Ashkelon, Israel— Fatah fighters newly exiled from Gaza this week lay wounded in the orthopedic ward of Ashkelon’s Barzilai Hospital under the guard of M-16-toting Israeli soldiers, who consider them terrorists. Despite that, these fighters consider the gunmen of Hamas a greater threat.
“In spite of the animosity between us, the Jews are more sympathetic and more humane toward us than Hamas,” explained Atef Hilles, 31.
In an unprecedented emergency appeal, the United Synagogue of Conservative Judaism is calling upon its congregants to donate money to help the 8,700 Ethiopians of Jewish descent, or Falash Mura, who are going hungry there now that all food programs have ended.
Israeli Prime Minister Ehud Olmert announced today that he will not run seek re-election as the leader of his Kadima Party and that he will step down as prime minister to allow the winner of the election to succeed him.
The announcement, which was made during a live television address to the nation Wednesday evening, came just one day after the Kadima Party set Sept. 17 as the date of the primary.
Rabbi Steven Wernick, spiritual leader of Temple Adath Israel in Merion Station, Pa., has been chosen to be the next executive vice-president of the United Synagogue of Conservative Judaism, the movement's congregational arm, the Jewish Week has learned.
In his first interview since being tapped, Rabbi Wernick, 41, said Wednesday afternoon that the appointment is not final until he negotiates a contract. The talks, he said, are in the "very beginning stages."
A mini rebellion is brewing in the Conservative movement.
After being denied input into the selection of a new top professional at the United Synagogue of Conservative Judaism, a group of Conservative rabbis, lay leaders and cantors has requested an urgent meeting with USCJ lay leaders.
"We are writing to you to continue what we believe is an urgent conversation on which hangs nothing less than the future of the Conservative Movement," said the letter to Raymond B. Goldstein, the United Synagogue's international president.
The Obama administration began putting its stamp on American foreign policy this week by dispatching two emissaries to Damascus to open the first U.S-Syrian talks in four years, and it sought to recruit Russia in its effort to prevent Iran from developing nuclear weapons.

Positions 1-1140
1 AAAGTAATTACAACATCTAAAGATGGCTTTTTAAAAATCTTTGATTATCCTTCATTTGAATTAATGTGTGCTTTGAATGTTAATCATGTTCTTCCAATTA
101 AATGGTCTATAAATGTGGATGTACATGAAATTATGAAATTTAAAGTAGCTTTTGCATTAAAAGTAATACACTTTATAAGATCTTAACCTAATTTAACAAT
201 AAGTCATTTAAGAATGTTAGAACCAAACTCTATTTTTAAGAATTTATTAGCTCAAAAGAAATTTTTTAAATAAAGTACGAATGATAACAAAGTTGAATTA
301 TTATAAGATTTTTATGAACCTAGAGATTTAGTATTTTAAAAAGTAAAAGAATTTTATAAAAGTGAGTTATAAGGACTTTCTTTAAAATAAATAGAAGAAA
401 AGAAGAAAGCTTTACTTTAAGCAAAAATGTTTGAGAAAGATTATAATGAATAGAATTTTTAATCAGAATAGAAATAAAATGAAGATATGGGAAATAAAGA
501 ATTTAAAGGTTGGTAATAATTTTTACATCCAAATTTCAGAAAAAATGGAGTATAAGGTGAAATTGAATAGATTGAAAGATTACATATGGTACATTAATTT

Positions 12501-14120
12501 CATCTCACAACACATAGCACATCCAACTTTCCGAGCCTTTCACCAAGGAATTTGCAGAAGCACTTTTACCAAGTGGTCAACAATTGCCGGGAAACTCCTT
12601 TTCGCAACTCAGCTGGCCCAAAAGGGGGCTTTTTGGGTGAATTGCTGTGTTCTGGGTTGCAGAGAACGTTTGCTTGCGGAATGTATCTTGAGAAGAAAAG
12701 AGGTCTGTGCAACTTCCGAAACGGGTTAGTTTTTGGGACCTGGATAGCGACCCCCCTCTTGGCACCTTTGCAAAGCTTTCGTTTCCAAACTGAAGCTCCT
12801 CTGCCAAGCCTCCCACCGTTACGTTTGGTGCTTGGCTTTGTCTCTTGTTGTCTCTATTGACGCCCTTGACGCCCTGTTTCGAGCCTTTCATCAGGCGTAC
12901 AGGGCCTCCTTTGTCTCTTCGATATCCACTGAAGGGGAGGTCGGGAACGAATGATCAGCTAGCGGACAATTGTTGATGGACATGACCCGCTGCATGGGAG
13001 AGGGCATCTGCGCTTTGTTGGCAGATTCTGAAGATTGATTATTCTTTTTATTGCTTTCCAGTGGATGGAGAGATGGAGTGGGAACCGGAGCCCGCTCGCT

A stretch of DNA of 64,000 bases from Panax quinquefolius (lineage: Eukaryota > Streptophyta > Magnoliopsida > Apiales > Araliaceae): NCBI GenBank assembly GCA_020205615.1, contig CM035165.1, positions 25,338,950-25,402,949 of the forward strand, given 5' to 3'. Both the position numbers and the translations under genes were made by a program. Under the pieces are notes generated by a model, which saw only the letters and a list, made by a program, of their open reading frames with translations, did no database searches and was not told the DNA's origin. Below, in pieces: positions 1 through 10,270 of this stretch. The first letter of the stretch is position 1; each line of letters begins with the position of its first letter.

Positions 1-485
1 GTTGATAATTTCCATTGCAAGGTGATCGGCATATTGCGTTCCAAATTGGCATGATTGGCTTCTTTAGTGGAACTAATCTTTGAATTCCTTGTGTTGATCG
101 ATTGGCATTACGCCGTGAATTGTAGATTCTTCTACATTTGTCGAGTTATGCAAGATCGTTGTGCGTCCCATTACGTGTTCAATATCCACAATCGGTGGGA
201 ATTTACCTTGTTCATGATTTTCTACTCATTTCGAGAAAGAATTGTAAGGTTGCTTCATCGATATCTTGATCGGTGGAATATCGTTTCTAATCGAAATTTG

At a press conference in Jerusalem following talks with Israeli leaders, Secretary of State Hillary Clinton revealed that Jeff Feltman from the State Department and Dan Shapiro from the White House would go to Syria, which is still on the U.S. list of states that sponsor terrorism.
It was a moment that almost perfectly defined this week’s United Jewish Appeal young leadership conference in Washington. In one section of the vast Washington Hilton ballroom, hundreds of young Jews were intently listening as special U.S. peace envoy Dennis Ross and Israeli Ambassador Eliahu Ben-Elissar gave sharply differing views of the current Israeli-Palestinian stalemate.
The dinner was $25,000 a plate, but after the last cups of coffee were poured, most diners agreed they had gotten their money’s worth.
The real main course was Sen. Joe Lieberman (D-Conn.), the Democratic vice presidential candidate, and the take at the Baltimore fund-raiser and cocktail reception last week — $975,000 — was almost double what sponsors originally anticipated.
That scene is being repeated all over the country. Joe Lieberman has turned into a kosher cash cow for the Democrats, bringing in millions of dollars to fuel the national ticket.
Both major presidential candidates have joined Congress in expressing strong support for Israel in the wake of the continuing violence in Israel, Gaza and the West Bank.
Except for some bickering about oil policy, the current Mideast mess has not been a campaign issue.
But Ralph Nader and his Green Party are looking through a different lens. This week the former consumer advocate issued harsh broadsides, blaming Israel for the disorders.